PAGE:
"A spectacular rally" is how one municipal salesman described the activity in the bond market for the last two weeks. A government trader declared, "the bond market's back and everyone love it."
Indeed the bond markets have turned in a spectacular performance. Long Treasuries have rallied 6 points since their record lows at the end of August. Over the dame period, the Washington Public Power System's AAA, 15 percent tax-exempt issue has jumped 10 points ($100 for each $1,000 bond) in price. The same is true in the corporate market, although there has been a scarcity of new issues.
Short-term interest rates have followed the 200-basis-point decline in the federal funds rate. In fact, it's the decline in the federal rate that has helped to fuel the rally with the notion that the Federal Reserve has eased credit in the banking system. Fed chariman Volcker, however, pointed out emphatically that the current decline in rates does not mean the Fed has eased up. In fact, he said, the tight-credit policy will continue. So, is the market all wet or is the market clairevoyant?
The market was in such a euphoric state that the Bond Buyers' Index for municipals declined for the first time since it began its continual weekly rise the first week of June. The municipal market was in a very oversold position and it is understandable that it has rallied so well. But many of these recent tax-free issues had been sold short (dealers sold bonds they did not own with the idea of purchasing them back at lower prices for a profit) and the unexpected rally caused the prices of these scarce bonds to skyrocket as dealers scurried to cover their short positions.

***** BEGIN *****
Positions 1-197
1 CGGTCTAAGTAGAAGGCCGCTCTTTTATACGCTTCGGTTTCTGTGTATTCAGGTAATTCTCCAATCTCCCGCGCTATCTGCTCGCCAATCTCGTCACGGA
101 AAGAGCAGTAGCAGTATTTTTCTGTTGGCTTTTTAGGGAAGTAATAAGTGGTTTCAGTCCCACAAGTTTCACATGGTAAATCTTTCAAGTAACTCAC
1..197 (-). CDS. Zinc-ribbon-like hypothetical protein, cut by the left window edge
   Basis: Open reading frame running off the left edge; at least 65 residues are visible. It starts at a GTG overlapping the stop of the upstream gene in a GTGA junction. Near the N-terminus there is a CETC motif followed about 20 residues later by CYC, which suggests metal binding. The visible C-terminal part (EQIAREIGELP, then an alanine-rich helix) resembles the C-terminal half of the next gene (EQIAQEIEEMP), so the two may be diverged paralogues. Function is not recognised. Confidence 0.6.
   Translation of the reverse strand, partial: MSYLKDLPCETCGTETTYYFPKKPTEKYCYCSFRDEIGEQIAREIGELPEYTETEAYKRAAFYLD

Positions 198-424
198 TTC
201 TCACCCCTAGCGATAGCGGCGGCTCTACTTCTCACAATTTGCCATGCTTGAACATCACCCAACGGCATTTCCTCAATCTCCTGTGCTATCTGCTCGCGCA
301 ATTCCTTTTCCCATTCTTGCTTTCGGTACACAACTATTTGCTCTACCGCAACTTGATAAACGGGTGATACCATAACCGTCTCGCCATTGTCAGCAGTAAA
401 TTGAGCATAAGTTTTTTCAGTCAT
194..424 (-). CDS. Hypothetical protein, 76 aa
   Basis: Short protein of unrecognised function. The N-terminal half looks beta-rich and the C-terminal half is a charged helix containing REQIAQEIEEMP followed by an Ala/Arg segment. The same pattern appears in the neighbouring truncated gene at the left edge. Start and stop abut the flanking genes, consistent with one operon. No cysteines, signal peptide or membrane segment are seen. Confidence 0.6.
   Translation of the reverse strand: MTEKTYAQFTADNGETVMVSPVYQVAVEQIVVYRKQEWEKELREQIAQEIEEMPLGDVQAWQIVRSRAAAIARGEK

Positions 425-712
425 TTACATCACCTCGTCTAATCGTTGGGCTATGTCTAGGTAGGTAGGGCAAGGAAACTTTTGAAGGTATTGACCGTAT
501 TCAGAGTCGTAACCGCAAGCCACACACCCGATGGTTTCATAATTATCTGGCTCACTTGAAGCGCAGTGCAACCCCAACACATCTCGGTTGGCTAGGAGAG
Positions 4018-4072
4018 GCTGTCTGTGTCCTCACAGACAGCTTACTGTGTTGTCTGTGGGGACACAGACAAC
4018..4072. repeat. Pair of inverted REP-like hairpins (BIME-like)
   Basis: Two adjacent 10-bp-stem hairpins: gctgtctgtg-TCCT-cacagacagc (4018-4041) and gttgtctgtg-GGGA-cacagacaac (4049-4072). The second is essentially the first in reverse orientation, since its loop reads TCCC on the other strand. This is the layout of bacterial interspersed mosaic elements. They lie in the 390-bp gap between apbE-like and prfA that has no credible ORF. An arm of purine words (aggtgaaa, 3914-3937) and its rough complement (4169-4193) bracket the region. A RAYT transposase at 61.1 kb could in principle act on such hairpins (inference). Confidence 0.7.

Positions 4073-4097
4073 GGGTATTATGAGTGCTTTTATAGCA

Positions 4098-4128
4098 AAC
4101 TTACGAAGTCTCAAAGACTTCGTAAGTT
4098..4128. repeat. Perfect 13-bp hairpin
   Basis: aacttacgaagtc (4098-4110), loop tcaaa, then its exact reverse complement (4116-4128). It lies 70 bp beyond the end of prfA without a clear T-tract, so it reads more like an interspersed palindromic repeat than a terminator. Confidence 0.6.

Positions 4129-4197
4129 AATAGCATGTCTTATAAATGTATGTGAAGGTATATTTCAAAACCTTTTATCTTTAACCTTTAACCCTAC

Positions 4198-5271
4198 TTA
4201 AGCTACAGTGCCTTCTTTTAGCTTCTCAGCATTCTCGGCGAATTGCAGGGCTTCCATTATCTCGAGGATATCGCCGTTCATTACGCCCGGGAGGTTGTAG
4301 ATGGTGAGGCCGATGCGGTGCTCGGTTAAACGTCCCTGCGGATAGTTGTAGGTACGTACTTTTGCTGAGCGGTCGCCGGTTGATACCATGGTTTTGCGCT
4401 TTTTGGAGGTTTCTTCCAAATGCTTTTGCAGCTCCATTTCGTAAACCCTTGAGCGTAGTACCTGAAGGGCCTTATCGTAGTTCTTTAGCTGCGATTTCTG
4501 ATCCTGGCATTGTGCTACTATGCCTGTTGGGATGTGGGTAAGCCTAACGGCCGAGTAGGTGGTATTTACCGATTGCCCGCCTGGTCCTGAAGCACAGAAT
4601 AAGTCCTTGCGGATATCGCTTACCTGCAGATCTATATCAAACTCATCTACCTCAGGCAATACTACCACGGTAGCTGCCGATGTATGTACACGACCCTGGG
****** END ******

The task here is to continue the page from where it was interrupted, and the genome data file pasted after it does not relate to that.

Missing in all the enthusiasm was any talk about inflation, budget deficits, the huge Treasury financings waiting to come on stage or any other subject detrimental to the market. Market participants basked in the sun and enjoyed the rising prices and falling interest rates. The surge in prices has been accomplished with very low new-issue volume. The only sizeable issue, the two-year Treasury, produced a sloppy auction with less than the usual interest shown by individuals.
By Thursday, the corporate calendar for this week had sprouted from nowhere to almost $1 billion. The municipal market has good supply scattered over the next several weeks, especially in power authority bonds. The current rally could several of these issues to be accelerated for a near term sale. There is also a four-year Treasury that will be sold Wednesday in minimums of $1,000.
The real test of the market will be at hand. Will institutions join in buying bonds? Will the supply build to the point where it cannot be absorbed? Will buyers buy at lower returns? Will sellers appear to reap their quick profits (a rarity nowadays)? And, how long before investors begin to think again about deficits, budget cuts and inflation? In short, is the rally technical in nature or the real thing? With answers to these questions we'll have a much better idea of the market's direction. We should have the answers by the first week of October, if not sooner.
Howard County, Md., will offer $32 million in general obligation bonds for sale on Tuesday. These tax-exempt bonds will mature yearly from 192 through 2006, and will be rated AA.